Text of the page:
The Church in the Amazonian basin

In the context of the Amazon, the Church, from the beginning, has gone out to meet cultures, with lights and shadows. Following the Gospel command, it accompanies the rhythm with which the poorest people proceed. In these realities one perceives the missionary vitality of the Church in the Amazon. This portion of the planet is the biome in which life is expressed in its extraordinary diversity as a gift of God to all those who inhabit it and to all humanity. However, it is an increasingly devastated and threatened territory.

According to the social doctrine of the Church, the mission of every Christian includes a prophetic commitment to justice, peace, the dignity of every human being without distinction, and to the integrity of creation in response to a predominant model of society that leads to exclusion and inequality and causes what Pope Francis has called a real “culture of waste” and a “globalization of indifference.”

As already mentioned, in addition to being “a source of life in the heart of the Church” and one of the territories of greatest biodiversity in the world, this biome is also a place where for centuries numerous cultures have thrived. But now they see their existence and identity threatened by the strongly neo-extractivist model imposed today.[6]

With all the means at the Church’s disposal, with legitimacy at the local, regional and international levels, with her historical perspective and with a view to the future, the Church can collaborate with all government institutions, with civil society organizations and especially with peoples themselves, in the certainty that the promotion, defense and enforceability of human rights are in the genuine interest of all.

Together, for the sake of the indigenous peoples, we are all called, each in his or her own space, to create the conditions for the “serene future” to which Pope Francis referred in summoning this special Synod. He wrote in the encyclical Laudato Si’: “A consumerist vision of human beings, encouraged by the mechanisms of today’s globalized economy, has a levelling effect on cultures, diminishing the immense variety which is the heritage of all humanity… There is a need to respect the rights of peoples and cultures, and to appreciate that the development of a social group presupposes an historical process that takes place within a cultural context and demands the constant and active involvement of local people from within their own culture” (LS 144).

This must lead us to reflect on the need to seek and find new ways of harmonizing respect for human rights and the environment with economic, social and productive development. With this in mind, we feel called to seek a model of development that takes into account the intercultural reality of the Amazon and ensures the protection of the assets of creation.

The pope has written: “In this sense, it is essential to show special care for indigenous communities and their cultural traditions… For them, land is not a commodity but rather a gift from God and from their ancestors who rest there, a sacred space with which they need to interact if they are to maintain their identity and values. When they remain on their land, they themselves care for it best. Nevertheless, in various parts of the world, pressure is being put on them to abandon their homelands to make room for agricultural or mining projects that are undertaken without regard for the degradation of nature and culture” (LS 146).

To this end, in September 2014, the Red eclesial panamazónica (REPAM) was created, which received the approval of the Holy See by means of a letter from Pope Francis, sent through Cardinal Pietro Parolin, Secretary of State. It states: “We cannot live alone, closed in on ourselves… Only in this way, thanks to the network, can Christian witness reach the human existential peripheries, allowing the Christian leaven to fertilize and advance the living cultures of the Amazon and their values.”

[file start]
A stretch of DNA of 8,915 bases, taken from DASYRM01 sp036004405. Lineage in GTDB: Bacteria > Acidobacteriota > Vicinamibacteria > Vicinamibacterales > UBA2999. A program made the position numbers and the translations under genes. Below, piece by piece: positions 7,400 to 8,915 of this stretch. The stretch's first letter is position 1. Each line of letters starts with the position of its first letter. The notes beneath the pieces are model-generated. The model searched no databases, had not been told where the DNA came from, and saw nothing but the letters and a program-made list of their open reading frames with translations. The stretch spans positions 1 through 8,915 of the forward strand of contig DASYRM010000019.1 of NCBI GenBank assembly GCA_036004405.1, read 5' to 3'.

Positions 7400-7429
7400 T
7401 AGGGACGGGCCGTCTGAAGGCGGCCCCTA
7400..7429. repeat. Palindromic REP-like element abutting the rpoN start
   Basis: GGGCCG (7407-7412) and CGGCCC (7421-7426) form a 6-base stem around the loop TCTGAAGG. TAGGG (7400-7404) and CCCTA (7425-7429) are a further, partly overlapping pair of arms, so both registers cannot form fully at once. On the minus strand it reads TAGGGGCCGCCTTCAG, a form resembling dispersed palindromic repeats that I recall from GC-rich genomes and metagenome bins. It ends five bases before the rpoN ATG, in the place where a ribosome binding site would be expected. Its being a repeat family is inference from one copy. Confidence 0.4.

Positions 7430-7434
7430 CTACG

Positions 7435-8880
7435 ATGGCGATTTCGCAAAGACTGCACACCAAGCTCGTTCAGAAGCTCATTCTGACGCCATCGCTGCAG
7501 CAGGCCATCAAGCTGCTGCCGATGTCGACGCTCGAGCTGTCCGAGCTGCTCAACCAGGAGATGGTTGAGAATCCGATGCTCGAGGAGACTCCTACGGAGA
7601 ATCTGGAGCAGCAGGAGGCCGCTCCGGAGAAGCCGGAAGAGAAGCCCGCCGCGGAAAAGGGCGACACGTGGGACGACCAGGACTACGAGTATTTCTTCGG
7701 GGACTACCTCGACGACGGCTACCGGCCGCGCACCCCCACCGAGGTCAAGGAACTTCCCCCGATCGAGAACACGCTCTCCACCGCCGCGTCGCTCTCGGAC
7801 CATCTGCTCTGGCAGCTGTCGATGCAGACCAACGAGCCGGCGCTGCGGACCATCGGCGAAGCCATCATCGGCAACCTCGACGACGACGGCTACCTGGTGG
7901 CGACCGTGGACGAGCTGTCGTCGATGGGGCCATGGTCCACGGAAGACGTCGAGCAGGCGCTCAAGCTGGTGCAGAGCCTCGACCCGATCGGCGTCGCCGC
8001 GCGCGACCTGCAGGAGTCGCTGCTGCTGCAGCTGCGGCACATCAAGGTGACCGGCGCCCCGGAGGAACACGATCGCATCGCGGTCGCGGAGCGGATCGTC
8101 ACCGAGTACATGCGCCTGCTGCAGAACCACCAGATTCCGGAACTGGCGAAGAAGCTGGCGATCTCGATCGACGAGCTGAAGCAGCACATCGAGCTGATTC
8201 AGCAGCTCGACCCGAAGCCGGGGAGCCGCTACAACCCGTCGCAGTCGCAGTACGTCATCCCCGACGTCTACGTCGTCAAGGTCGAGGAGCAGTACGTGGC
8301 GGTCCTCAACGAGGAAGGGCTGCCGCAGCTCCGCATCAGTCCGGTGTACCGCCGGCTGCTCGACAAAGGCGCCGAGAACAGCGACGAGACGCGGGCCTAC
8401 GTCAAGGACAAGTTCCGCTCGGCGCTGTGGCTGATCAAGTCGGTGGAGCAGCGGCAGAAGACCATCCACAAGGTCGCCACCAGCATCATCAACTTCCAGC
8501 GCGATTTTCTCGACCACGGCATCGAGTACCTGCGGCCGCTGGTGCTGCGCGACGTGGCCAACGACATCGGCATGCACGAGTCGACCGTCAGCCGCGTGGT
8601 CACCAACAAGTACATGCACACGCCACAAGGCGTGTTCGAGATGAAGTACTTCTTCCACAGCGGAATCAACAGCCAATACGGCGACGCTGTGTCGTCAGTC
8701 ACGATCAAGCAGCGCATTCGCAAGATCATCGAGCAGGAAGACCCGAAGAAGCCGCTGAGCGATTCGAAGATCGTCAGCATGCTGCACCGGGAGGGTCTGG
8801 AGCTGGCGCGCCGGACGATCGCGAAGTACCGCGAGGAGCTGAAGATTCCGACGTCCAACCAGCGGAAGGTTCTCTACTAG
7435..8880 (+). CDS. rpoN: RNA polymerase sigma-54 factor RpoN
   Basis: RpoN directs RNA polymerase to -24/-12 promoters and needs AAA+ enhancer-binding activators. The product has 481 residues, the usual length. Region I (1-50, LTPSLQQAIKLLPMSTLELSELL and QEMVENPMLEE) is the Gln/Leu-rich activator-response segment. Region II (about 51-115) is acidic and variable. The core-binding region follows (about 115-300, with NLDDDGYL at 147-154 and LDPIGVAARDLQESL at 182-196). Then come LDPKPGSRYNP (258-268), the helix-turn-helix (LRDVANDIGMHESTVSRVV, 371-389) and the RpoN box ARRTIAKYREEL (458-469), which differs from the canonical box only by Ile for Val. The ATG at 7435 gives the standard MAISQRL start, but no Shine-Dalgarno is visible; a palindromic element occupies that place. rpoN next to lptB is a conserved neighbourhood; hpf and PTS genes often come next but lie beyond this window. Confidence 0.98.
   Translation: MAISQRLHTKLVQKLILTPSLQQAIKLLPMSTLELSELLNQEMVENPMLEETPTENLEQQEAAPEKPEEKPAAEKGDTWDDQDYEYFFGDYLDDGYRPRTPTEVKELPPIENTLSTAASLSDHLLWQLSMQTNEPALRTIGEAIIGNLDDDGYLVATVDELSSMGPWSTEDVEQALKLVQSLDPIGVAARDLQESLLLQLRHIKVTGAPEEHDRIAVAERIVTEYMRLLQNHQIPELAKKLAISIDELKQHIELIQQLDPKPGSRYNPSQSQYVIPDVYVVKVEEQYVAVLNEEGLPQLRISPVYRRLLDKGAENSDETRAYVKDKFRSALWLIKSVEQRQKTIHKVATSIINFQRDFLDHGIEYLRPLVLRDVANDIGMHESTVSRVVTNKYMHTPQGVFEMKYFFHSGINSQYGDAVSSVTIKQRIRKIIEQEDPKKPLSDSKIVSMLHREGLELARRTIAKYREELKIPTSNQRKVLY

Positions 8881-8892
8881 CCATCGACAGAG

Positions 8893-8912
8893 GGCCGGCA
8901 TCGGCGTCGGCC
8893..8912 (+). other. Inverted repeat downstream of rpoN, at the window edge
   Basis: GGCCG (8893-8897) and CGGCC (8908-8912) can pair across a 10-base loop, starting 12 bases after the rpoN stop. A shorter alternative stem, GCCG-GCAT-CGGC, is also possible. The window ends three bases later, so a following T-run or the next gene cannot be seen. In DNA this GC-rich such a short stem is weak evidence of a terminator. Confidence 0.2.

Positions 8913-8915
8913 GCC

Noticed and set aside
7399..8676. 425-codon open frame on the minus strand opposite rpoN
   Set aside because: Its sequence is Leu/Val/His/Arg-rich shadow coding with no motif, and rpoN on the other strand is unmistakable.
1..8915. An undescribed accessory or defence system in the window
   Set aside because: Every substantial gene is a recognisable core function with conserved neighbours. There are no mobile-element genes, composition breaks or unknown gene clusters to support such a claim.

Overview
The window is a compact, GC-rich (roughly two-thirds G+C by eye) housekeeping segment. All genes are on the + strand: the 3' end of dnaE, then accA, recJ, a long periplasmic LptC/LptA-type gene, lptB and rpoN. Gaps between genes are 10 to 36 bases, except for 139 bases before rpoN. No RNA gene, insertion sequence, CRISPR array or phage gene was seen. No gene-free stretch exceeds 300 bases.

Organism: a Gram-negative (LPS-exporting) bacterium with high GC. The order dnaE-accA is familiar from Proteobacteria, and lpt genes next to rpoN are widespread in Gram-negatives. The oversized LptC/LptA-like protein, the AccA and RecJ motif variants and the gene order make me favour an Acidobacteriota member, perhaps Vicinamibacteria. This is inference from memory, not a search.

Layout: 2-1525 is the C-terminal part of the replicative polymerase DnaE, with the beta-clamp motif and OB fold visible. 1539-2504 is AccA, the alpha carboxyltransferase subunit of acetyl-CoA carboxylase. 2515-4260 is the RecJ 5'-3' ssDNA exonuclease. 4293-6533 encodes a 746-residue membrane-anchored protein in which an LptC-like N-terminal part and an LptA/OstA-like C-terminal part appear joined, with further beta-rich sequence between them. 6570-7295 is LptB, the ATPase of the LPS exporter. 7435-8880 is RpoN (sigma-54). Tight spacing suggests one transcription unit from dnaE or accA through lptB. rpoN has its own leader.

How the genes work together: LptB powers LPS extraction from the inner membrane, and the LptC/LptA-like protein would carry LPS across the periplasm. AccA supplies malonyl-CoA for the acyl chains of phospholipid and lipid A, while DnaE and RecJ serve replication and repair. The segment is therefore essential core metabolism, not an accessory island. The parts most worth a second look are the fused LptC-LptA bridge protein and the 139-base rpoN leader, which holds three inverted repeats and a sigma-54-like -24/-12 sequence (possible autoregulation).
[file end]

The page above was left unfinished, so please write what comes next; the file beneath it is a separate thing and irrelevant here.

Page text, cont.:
States, foreign companies and rights of peoples in Pan-Amazonia

Decades of pastoral experience and more recent initiatives such as REPAM help us understand that those responsible include not only the countries where the extractive industries are active, but also some foreign companies and their countries of origin, namely, those that support and encourage extractive investment, public or private, outside their national borders, taking advantage of the wealth of the land at the cost of a devastating impact on the Amazon environment and its inhabitants.

Most of the States in this territory have signed the main international conventions on human rights and related instruments associated with the rights of indigenous peoples and the care of the environment. We are therefore sure that they will commit themselves to observing them. The Church desires to be a bridge and collaborator in order to achieve this goal, aimed at the good of each of the countries that encompass this territory, that is, the worthy and full life of the peoples who live there and the care of this ecosystem, which is essential for the present and for the future of the planet.

The United Nations Declaration on the Rights of Indigenous Peoples (approved on September 13, 2007), to which the pope has referred on several occasions, contains important rights such as the right to self-determination, by virtue of which those peoples freely decide their political status and freely pursue their own economic, social and cultural development (Art. 3). In exercising their right to self-determination, indigenous peoples may claim autonomy in matters concerning their internal and local affairs (Art. 4). And in Article 6 of Convention 169 of the International Labor Organization (ILO) on Indigenous and Tribal Peoples of 1989, we see their right not to be subject to legislative or administrative measures that may directly affect them without first having been consulted “in good faith and in a form appropriate to the circumstances,” so that they give their free, informed and prior consent.

We particularly welcome the fact that the following countries have ratified ILO Convention 169 on Indigenous and Tribal Peoples: Bolivia, Brazil, Colombia, Ecuador, Guyana, Peru and Venezuela. Similarly, Bolivia, Brazil, Ecuador, France (French Guyana), Peru, Suriname and Venezuela voted in favor of the adoption of the United Nations Declaration on the Rights of Indigenous Peoples.